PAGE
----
In recent years, plaintiffs’ attorneys have begun serving non-party discovery directly to insurance companies as a matter of common practice. Requests can range from broad and expansive (any and all documents contained in the claims file), to case-specific (identification of all times an insurer has retained a specific expert and the amounts paid to that expert), to policy driven (any and all policies, procedures, protocols, or rules regarding claims investigations).
Under each scenario, a non-party request for discovery must be taken seriously by claims professionals, as a failure to either respond or timely object can result in sanctions, including an order to produce all responsive documents without respect to privilege. What follows are five important steps a claims professional needs to know when non-party discovery is served directly to an insurer.
#1: Retain Separate Counsel
When an insurance company receives a request for non-party discovery, it may seem easiest to simply ask the defense counsel already defending the insured to handle the response on the insurer’s behalf. Certainly, defense counsel is already familiar with the claim and may even have a copy of the requested documents in its possession.
However, under the tripartite relationship, the defense attorney in liability cases is hired by the insurance company to represent the insured as the defendant. Therefore, defense counsel’s client is the insured defendant, not the insurer. Because the interests and objections of the insured are not necessarily the same as the interests and objections of the insurer, the insurer should retain separate counsel to respond in order to protect its interests.
#2: Know Your Deadlines
Depending on the type of discovery served and the procedural statute utilized, the insurer will likely have a deadline to serve objections and/or a deadline to seek a protective order, which may be different from the response deadline. Because the failure to submit timely objections or seek a protective order could result in objections being waived, and because procedural statutes and deadlines for non-party discovery requests vary from state to state, it is important the insurer retain counsel in the state where the case is pending.
#3: Know What Is Privileged
Common privileges applicable to non-party discovery to insurers include the attorney-client privilege, the common interest privilege, and the work product doctrine. While the rules for these privileges may vary slightly from state to state, it is important to understand what each privilege encompasses.
The attorney-client privilege refers to a legal privilege that keeps communications between an attorney and her client secret. The claims file likely includes attorney-client privileged communications between the insured and retained defense counsel. The claims file may also include attorney-client privileged communications between the insurer and its own counsel.
The common interest privilege protects communications made in the furtherance of a common interest among parties, even in the absence of an attorney-client relationship. For example, the common interest privilege protects the insurer’s communications with the attorney representing the insured. Because defense counsel and the insurer hold a common interest in their defense of the insured, their communications are privileged.
As a general rule, the work product doctrine shields from discovery materials that were prepared in anticipation of litigation. However, claims professionals often begin investigating a claim in the ordinary course of business long before litigation is anticipated.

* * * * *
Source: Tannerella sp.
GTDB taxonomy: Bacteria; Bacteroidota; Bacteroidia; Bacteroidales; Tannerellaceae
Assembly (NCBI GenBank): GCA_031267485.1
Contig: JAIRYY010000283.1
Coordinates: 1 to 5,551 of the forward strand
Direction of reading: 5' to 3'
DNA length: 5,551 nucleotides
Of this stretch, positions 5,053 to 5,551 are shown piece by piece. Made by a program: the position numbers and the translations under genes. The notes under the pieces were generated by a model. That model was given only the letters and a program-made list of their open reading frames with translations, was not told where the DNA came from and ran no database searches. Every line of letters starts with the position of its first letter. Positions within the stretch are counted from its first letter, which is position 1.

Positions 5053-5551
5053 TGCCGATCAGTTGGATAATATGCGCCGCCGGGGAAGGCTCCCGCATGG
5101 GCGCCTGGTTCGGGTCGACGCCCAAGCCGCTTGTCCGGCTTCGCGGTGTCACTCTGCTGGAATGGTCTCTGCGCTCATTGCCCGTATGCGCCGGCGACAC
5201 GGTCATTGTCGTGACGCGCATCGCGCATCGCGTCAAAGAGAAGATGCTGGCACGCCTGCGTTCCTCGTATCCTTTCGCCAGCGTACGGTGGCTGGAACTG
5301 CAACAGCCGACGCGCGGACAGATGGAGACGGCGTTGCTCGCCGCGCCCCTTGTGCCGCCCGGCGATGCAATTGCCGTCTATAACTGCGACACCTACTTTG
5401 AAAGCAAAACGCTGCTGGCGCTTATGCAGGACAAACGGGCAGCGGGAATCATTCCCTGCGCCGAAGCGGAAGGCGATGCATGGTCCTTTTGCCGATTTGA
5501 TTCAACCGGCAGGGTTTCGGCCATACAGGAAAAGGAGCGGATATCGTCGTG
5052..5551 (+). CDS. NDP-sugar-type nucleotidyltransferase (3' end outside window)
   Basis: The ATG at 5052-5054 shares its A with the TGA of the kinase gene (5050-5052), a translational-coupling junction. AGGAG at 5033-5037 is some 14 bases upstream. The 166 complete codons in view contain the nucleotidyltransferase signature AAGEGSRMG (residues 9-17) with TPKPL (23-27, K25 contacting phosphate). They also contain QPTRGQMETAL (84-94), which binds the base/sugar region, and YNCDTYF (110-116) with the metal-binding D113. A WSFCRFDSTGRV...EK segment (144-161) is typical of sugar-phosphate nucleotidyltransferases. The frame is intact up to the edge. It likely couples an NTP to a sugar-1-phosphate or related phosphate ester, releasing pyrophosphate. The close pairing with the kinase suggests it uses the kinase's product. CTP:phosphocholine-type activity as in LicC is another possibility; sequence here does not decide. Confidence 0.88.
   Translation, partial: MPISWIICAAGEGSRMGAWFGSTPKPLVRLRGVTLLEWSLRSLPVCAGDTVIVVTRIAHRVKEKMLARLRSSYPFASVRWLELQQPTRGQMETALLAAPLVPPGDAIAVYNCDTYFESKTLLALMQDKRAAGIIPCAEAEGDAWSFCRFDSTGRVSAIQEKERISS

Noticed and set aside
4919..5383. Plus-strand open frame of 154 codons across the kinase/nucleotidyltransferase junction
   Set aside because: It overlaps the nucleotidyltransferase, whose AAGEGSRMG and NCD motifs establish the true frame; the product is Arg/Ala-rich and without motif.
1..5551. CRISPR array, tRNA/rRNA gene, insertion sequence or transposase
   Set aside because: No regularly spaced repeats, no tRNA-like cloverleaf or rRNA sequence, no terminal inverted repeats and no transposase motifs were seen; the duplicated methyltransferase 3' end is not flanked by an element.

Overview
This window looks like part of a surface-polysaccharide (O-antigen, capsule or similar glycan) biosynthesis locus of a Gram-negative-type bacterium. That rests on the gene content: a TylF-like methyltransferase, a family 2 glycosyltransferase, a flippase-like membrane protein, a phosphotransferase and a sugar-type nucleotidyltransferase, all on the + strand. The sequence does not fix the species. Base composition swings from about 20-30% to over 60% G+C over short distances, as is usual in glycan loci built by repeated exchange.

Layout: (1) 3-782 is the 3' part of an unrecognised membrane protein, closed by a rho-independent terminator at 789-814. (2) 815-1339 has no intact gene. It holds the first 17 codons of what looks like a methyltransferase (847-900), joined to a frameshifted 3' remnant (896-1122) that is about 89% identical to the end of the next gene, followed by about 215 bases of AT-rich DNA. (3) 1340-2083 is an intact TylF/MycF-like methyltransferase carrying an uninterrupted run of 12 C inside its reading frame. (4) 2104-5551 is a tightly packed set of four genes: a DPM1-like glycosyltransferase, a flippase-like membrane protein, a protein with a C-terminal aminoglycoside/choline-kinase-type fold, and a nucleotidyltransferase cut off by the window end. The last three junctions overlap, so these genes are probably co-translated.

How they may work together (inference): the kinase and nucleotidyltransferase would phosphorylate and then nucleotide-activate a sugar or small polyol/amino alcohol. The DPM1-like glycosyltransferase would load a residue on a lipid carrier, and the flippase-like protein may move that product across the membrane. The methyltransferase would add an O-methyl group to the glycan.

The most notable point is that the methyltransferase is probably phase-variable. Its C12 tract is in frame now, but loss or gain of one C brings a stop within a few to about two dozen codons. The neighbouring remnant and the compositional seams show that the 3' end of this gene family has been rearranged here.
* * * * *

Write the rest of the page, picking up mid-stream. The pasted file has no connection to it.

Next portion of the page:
The important question to ask is, when did the claims evaluation shift to a reasonable anticipation of litigation? Did the claimant say she was going to sue at the scene? Did the insured receive a letter of representation just a few days after the accident? This is a case-specific inquiry.
It is important to determine the date when the insured and the insurer anticipated litigation as the work product doctrine only applies after that date. Of note, it is possible the insured and insurer have different dates that they anticipated litigation, as they are separate entities.
Some pertinent questions in determining whether a document is privileged or not include:
• Does the document reflect a communication with an attorney?
• When was the document created?
• Has there been notice that litigation will arise out of the incident?
• Was the document created in the ordinary course of business?
#4: Be Specific with Your Objections
While being overbroad and unduly burdensome are valid reasons to object to non-party discovery, simply indicating that a request is overbroad and unduly burdensome is unlikely to persuade the court to strike the request. Be sure your counsel is specific in why and how the request is objectionable. If responding to the request would require the review of a company-wide email database, then say so. If the response would require the use of an outside document management company, then notify the court of the estimated cost. The court is more likely to find a request objectionable if it understands exactly what is involved in responding to the request.
#5: Be Consistent
When receiving these discovery requests, it is important for an insurer to internally decide what it is willing to produce and to what it wants to object. Plaintiffs’ counsel talk, and they know when an insurer produced some documents in one case but objected in another. An insurer’s failure to be consistent does little to advance its position before the court. That said, it helps to err on the side of caution and retain separate counsel to review a non-party request served directly to an insurer to analyze any possible objections.